• Laparoscopy: Laparoscopic surgery is typically performed under general anesthesia on an outpatient basis. During this minimally invasive procedure, your fertility doctor will insert the laparoscopic device through a naval incision. The laparoscope can then explore the uterus, fallopian tubes, and ovaries, providing your physician with clear images of the areas so any problems can be detected.

Male Surgical Diagnostic Tests

When other types of fertility tests, such as semen analysis, fail to reveal the cause of male infertility problems, surgical diagnostic tests may be performed. These tests can determine the causes of infertility due to low sperm count, low semen volume, and other male factor infertility problems.

Testicular Biopsy Procedures: A biopsy of the testicles can determine whether sperm production is normal or abnormal, as well as the possible location of blockages. There are two types of testicular biopsy procedures that can be performed - needle or open - and both take about 30 minutes to complete.

Needle Biopsy: Performed under local anesthesia and involves obtaining a sample of tissue from the testis using a small needle.

Open Biopsy: Typically performed under general anesthesia and involves making a small incision in the skin to remove a sample of tissue from the testis.

Vasography: Vasography is a test used to determine the site of possible blockages. A radiographic dye is injected into the vas deferens and ejaculatory ducts. An x-ray image is then taken to observe the flow of the dye through the ducts to determine the site of any blockages. In some cases, an incisional vasography procedure can be performed when the location of a blockage cannot be found through the X-ray examination.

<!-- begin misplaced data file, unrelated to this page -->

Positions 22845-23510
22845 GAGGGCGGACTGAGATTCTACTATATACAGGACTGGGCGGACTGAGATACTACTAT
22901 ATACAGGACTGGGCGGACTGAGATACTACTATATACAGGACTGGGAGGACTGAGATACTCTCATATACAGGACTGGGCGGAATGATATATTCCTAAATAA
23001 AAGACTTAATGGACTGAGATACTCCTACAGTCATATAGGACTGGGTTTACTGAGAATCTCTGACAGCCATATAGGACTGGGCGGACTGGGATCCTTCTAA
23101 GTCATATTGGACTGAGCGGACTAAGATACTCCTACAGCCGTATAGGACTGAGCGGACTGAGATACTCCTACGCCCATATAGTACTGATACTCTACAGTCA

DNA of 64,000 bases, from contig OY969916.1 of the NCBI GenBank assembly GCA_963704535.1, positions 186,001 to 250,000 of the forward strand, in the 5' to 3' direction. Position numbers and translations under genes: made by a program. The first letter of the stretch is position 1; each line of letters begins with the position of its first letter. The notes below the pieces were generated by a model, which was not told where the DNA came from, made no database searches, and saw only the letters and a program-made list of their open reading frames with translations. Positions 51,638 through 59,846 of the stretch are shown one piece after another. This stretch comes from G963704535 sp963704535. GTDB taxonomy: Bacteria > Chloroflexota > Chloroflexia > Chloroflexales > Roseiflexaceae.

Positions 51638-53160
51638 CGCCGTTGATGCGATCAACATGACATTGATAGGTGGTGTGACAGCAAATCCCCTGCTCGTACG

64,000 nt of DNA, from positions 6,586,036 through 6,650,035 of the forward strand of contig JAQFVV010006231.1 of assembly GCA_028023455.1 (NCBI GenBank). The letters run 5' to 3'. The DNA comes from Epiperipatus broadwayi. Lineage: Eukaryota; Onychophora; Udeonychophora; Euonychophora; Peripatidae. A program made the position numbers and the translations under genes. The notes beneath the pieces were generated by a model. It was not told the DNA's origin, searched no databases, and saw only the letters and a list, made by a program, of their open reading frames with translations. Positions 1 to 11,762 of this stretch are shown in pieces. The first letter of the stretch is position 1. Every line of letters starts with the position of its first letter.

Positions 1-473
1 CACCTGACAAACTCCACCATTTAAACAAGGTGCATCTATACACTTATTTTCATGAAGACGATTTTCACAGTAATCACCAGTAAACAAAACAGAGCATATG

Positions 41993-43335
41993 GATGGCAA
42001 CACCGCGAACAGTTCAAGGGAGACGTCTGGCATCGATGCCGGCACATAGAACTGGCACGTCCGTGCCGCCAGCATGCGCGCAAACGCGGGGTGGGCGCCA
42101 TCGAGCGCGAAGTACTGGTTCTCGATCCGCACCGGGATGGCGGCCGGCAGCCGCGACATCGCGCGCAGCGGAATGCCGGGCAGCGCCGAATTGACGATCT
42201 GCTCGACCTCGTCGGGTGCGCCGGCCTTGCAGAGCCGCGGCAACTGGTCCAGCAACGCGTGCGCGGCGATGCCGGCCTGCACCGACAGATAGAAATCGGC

Semen Analysis

If a couple suspects that they suffer infertility problems, they may want to undergo fertility testing to diagnose conditions that could be affecting their ability to conceive. One of the first tests that is generally performed is a semen analysis, as it is one of the least invasive types of fertility tests performed. A semen analysis includes an evaluation of the amount of semen produced in one sample, as well as the number and quality of the sperm within the sample.

Problems Detected through Semen Analysis

According to Web MD, semen problems affect more than one-third of couples who face fertility problems. A semen analysis can detect the following issues:

  • Sperm count
  • Sperm shape
  • Sperm motility
  • Semen volume
  • Semen liquification time
  • Semen pH levels
  • Semen white blood cell count
  • Semen fructose levels

The Semen Analysis Process

Prior to undergoing a semen analysis, men should avoid ejaculation for two to five days so sperm count is at its highest. However, men should not avoid ejaculation for more than one to two weeks before the semen evaluation, as this could lead the sperm to be less active.